The Common Agricultural Policy (CAP) was designed to give farmers a guaranteed income and also to guarantee food supplies. This was achieved with minimum prices and import tariffs. However, the system of target prices. led to various economic problems.
Problems of CAP included
- High prices for consumers
- Incentives for farmers to oversupply
- Expensive to buy food that was not used
- Over-supply encouraged excess use of fertilisers that was bad for the environment.
- Minimum prices required import tariffs on imports from abroad. This led to trade disputes and tariffs on EU exports
Reforms have centred on solutions to the oversupply of food. This has involved.
Quotas were put on milk to reduce the problem of oversupply. However, the problem with this was that it is difficult to control the fertility of cows so the supply of milk under or overshot the quotas. This caused a lot of hardship for farmers, who had often to through milk away.
Milk quotas were due to end in 2000 but they will continue until at least 2008. However, the quota has been reduced by 2.4% and min price for milk reduced by15%
2. Set Asides
This involves encouraging or giving financial incentives to farmers to take land out of use. This has the following advantages
- Reduces Excess supply
- Is good for world farmers and trade negotiations
- Reduces the cost of buying surpluses for the EU
- Better for the environment.
- Is still costly for the EU to pay farmers to produce nothing
- Is an inefficient allocation of resources
- Farmers tend to choose the least fertile land to take out of use.
3. MacSharry Reforms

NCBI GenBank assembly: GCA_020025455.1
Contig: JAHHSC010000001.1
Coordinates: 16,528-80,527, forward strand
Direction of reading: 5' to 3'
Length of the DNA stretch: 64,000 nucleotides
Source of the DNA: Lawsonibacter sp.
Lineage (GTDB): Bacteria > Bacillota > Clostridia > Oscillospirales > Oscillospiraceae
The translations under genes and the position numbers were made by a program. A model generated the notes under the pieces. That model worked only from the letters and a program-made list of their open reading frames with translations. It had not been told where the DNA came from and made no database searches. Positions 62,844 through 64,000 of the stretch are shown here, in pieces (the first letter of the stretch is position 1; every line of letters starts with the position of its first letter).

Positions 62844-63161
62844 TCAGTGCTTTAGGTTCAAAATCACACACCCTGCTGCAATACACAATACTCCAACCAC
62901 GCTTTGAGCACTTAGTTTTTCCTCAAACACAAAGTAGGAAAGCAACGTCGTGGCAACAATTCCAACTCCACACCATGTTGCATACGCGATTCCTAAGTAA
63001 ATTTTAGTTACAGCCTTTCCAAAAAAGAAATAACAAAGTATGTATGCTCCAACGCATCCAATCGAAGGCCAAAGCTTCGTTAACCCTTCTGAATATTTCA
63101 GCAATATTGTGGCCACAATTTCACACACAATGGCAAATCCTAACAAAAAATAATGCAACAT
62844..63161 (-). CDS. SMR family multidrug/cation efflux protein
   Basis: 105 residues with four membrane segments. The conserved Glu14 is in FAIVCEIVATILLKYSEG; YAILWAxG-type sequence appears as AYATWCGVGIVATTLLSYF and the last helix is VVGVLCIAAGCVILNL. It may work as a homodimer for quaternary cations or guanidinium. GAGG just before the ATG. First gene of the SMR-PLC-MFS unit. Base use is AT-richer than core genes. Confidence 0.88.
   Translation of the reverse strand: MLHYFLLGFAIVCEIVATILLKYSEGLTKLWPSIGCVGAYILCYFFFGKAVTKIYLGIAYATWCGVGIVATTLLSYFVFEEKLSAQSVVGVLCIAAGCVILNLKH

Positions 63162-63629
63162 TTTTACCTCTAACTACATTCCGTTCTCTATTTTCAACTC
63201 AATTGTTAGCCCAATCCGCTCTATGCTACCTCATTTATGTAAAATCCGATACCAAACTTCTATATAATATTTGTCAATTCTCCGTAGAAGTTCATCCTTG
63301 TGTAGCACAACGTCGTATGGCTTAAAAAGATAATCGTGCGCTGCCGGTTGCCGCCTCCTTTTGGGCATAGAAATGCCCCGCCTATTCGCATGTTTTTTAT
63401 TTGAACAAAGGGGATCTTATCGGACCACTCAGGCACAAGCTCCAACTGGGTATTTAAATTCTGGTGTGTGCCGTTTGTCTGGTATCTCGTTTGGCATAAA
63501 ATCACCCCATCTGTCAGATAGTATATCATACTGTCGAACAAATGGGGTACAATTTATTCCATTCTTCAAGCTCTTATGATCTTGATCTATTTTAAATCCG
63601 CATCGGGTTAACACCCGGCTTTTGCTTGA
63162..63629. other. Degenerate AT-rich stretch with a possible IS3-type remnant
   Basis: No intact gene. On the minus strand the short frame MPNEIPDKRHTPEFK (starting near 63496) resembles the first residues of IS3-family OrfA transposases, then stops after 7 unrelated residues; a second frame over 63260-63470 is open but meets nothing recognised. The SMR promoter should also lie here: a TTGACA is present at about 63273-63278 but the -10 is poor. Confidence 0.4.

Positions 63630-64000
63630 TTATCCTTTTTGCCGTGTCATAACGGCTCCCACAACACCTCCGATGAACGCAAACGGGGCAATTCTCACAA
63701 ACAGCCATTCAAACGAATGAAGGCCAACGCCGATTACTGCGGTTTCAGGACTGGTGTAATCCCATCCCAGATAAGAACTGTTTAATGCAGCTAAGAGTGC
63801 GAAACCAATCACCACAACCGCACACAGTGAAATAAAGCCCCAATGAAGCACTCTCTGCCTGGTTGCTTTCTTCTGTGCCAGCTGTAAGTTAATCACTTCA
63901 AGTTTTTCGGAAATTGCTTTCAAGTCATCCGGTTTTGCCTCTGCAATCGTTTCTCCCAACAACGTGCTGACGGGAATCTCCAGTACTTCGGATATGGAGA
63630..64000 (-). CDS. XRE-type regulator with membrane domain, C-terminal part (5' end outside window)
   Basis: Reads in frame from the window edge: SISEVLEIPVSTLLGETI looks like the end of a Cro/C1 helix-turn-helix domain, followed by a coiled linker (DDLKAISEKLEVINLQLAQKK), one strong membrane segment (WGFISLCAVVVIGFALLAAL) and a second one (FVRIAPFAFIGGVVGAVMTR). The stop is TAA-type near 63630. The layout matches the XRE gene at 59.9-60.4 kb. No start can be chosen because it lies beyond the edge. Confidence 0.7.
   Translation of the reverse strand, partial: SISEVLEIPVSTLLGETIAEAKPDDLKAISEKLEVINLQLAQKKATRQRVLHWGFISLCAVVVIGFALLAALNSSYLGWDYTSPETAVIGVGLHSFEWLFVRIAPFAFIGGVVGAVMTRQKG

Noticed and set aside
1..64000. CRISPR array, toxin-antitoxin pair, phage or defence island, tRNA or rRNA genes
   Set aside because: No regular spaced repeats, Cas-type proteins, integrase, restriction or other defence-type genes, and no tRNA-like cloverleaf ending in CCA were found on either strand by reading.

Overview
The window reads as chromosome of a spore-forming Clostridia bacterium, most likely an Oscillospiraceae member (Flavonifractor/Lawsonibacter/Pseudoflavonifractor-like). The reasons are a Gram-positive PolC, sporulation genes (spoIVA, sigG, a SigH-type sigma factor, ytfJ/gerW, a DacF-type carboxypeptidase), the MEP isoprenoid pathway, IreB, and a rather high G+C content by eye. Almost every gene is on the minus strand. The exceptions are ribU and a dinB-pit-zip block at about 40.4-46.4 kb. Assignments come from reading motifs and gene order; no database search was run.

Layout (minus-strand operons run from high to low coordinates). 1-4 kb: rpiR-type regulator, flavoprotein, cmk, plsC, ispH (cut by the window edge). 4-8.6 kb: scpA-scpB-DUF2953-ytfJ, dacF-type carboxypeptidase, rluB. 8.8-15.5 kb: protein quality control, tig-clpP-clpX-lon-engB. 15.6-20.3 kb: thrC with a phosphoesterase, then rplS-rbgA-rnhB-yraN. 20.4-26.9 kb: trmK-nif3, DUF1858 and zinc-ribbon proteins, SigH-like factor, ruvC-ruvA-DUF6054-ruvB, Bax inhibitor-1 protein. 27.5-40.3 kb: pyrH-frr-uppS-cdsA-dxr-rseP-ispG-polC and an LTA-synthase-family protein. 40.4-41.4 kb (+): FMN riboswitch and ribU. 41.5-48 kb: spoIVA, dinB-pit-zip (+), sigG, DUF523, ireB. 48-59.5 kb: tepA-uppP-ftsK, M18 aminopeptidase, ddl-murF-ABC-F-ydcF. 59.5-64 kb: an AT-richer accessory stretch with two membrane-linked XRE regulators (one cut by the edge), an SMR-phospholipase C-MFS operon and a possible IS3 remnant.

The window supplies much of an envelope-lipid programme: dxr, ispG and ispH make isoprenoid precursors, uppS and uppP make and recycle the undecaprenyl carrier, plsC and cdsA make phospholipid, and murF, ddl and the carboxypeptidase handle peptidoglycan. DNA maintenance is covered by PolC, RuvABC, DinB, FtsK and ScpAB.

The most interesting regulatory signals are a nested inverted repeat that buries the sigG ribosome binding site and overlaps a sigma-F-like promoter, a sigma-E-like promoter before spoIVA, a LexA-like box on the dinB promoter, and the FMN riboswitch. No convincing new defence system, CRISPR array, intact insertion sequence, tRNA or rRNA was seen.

- AN Extension of the Set Aside programme. To qualify for income support farmers have to agree to set aside 15% of their land
- (Farmers were given subsidies equal to the price reduction * by the average yield* the amount of hectares )
- Reducing the Target Price for Cereals by 29% and giving farmers instead direct income support
- Incentives given to farmers who switched to less intensive farming methods
Recent reforms on CAP have focused on
- Further cuts in minimum prices and shift of subsidy to direct income support for farmers.
- Subsidy related to environmental protections.
- Phase-out price support and replace it with direct income support.
- Payments conditional on farmers making environmental improvements to their land
- There would be a maximum ceiling of 300,000 Euros per farm thereby reducing the amount going to large farms.
- More money given to rural development and less to direct income support
- These are very important given the expansion in the East of the EU
Advantages of CAP Reforms
- Prices are brought closer to world levels, improving trade negotiations with other trading blocks. World farmers will benefit from higher prices and being able to export more to the EU
- Consumers will pay lower prices.
- Better for the environment because set-asides are encouraged and intensive farming discouraged. Farmers are rewarded for considering the environment this is an important issue in attempting to overcome market failure in farming which used to occur.
- This is very important with the expansion of the EU into the East, many E. European countries have large and inefficient farming sectors therefore reform of CAP causes greater urgency.
Disadvantages of CAP Reforms
- Still costly for the EU to subsidise farmers
- The policy still benefits the biggest and richest farmers most because income support depends upon how many acres a farmer has. In 1991 MacSharry proposed putting a ceiling on individual payments to farmers but this was blocked for political reasons
- There still remain tariff barriers with non-EU country and some target prices. The reforms have therefore not gone far enough.